Katy Perry, her co-writers and her record label have been ordered to pay $2.78m (£2.3m) to a rapper after a jury found her hit single Dark Horse was copied from a Christian song.
The singer herself must pay $550,000 (£453,000), with Capitol Records picking up the majority of the bill.
It comes after relatively unknown artist Marcus Gray, known as Flame, and two co-authors, won a five-year law suit against the pop star and her team.
They claimed Perry’s 2013 track stole from their 2009 Christian rap song, Joyful Noise.
Although the payout was less than the $20m (£16.5m) their lawyers sought on their behalf, they said they were pleased with the decision.
Gray’s lawyer Michael A Kahn told the jury: “These defendants have made millions and millions of dollars from their infringement of the plaintiff’s copyright.”
Because the rhythmic instrumental riff from Joyful Noise plays through 45% of Dark Horse, Mr Kahn said his clients were entitled to 45% of the entire earnings of Perry’s album Prism, where her song appears.
The defence – which had argued for an award of almost £300,000 – recommended dividing the money by the number of songs on the album.
But Mr Kahn added: “A CD is a CD, you can’t break it into pieces.
“Every album had an infringing song. And not just any song, but the most popular song on the album.”
Perry’s lawyer Christine Lepera said the team planned to vigorously fight the decision, as the writers of Dark Horse considered it as a “travesty of justice”.
Both sides agreed Perry made a profit of $2.4m (£2m), while Gray’s lawyers argued her song had grossed about $41m (£34m).
But the defence claimed the amount Gray sought was based on ludicrous figures and that they were “not seeking fairness” – but were instead “seeking to obtain as much money as possible”.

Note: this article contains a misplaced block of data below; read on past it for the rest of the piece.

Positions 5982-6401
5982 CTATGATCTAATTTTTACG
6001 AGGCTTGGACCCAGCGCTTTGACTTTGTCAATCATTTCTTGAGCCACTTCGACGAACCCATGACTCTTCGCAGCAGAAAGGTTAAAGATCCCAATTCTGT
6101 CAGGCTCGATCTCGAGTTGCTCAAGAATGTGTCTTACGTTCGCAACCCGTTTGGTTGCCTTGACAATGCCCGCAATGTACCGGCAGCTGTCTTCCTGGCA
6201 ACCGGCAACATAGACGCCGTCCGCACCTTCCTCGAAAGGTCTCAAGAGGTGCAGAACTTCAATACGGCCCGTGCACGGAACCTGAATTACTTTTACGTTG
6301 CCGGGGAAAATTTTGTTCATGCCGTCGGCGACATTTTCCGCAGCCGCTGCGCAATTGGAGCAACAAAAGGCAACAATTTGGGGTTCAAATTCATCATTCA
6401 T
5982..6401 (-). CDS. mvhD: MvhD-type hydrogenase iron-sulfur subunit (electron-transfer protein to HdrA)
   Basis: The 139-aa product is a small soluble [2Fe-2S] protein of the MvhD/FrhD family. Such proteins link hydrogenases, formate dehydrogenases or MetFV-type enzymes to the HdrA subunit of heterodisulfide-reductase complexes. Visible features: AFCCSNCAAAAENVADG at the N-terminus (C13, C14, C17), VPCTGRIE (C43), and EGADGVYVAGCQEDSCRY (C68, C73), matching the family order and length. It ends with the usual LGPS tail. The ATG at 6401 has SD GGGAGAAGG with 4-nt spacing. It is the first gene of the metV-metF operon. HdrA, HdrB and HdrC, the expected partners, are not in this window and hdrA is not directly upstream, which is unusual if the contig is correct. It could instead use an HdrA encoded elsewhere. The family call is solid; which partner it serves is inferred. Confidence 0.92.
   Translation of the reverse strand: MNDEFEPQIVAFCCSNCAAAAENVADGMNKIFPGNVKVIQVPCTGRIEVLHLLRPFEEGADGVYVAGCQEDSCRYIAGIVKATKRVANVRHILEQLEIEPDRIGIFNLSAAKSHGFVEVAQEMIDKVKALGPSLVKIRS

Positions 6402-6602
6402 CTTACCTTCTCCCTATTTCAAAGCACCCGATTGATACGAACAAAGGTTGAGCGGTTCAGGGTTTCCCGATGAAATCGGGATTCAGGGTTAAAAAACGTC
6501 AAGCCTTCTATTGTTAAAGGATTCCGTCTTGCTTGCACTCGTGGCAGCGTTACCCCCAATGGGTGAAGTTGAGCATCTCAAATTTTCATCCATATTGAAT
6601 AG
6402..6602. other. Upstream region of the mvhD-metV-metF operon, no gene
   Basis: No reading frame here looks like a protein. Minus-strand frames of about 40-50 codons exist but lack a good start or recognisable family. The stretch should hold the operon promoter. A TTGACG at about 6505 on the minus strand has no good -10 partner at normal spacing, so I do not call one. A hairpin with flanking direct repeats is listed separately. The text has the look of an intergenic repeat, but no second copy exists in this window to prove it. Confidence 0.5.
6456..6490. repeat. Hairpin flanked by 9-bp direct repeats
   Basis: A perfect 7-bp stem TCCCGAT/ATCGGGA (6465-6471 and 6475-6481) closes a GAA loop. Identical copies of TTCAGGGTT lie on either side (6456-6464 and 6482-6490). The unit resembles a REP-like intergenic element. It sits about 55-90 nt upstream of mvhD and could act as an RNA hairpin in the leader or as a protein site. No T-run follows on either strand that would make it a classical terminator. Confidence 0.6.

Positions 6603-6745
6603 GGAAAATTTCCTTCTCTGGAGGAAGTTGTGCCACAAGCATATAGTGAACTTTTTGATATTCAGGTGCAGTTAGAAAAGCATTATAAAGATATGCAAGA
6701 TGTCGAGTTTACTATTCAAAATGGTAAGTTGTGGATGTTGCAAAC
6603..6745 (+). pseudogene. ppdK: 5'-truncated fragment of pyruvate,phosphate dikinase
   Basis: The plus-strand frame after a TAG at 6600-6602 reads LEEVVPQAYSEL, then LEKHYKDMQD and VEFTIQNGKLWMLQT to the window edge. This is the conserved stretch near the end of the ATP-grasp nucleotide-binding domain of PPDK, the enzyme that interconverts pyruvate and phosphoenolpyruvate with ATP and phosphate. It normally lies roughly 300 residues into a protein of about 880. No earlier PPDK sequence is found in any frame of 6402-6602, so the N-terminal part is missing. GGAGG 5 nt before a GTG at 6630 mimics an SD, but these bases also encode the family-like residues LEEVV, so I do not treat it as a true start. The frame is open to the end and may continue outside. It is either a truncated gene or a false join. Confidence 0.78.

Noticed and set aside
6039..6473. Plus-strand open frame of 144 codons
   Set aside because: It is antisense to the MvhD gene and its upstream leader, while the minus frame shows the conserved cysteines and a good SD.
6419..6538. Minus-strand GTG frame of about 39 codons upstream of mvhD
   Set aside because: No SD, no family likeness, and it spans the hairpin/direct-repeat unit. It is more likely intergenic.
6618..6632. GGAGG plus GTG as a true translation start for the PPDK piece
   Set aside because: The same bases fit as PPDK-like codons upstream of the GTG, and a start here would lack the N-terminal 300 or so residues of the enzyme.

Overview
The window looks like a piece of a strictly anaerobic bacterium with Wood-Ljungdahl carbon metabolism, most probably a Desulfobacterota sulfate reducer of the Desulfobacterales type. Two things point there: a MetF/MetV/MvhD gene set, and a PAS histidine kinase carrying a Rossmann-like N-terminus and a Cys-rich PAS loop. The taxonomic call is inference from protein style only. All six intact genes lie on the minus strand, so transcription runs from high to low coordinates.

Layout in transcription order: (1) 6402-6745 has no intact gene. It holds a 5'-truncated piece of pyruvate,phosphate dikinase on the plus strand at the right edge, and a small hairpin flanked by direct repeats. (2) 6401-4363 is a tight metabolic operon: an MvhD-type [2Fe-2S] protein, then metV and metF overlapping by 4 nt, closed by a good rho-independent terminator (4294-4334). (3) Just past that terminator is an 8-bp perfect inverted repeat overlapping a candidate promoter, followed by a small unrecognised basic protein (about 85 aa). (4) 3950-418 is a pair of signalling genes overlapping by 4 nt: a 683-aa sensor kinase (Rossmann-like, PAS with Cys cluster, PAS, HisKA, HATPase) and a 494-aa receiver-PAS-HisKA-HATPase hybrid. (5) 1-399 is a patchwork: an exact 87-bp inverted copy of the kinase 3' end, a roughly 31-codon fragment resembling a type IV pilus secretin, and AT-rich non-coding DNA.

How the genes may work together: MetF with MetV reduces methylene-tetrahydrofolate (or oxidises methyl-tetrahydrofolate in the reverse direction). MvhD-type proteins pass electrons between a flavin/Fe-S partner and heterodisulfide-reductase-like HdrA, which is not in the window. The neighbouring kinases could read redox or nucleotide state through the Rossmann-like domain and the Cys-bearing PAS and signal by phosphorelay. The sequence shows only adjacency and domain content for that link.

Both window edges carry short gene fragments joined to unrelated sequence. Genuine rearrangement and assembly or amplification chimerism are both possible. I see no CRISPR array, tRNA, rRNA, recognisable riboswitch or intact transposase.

Lawyer Aaron M Wais argued that based on expert testimony, the disputed part of Dark Horse was worth only 5% of its earnings and that Perry was the biggest driver of them, as she was already a major star when she recorded the song.
He said: “The reason why people buy a Katy Perry album, buy a Katy Perry song, is because it’s Katy Perry.
“If you replaced her with an anonymous artist, do you really think it would sell as well?”
On Monday, jurors found all six writers of Dark Horse were liable for copying from Joyful Noise, though only a section of the instrumental track was in dispute.
All of them testified that they had never heard of Gray or his song before the case was brought to court.
But Gray and his lawyer only had to prove that they had ample opportunity to have heard it.
In a similar dispute in recent years, Blurred Lines’ singers Robin Thicke and Pharrell Williams were ordered to pay £6m to Marvin Gaye’s children after a jury found they copied the R&B legend’s track Got to Give it Up – but the amount was cut to £4.1m on appeal.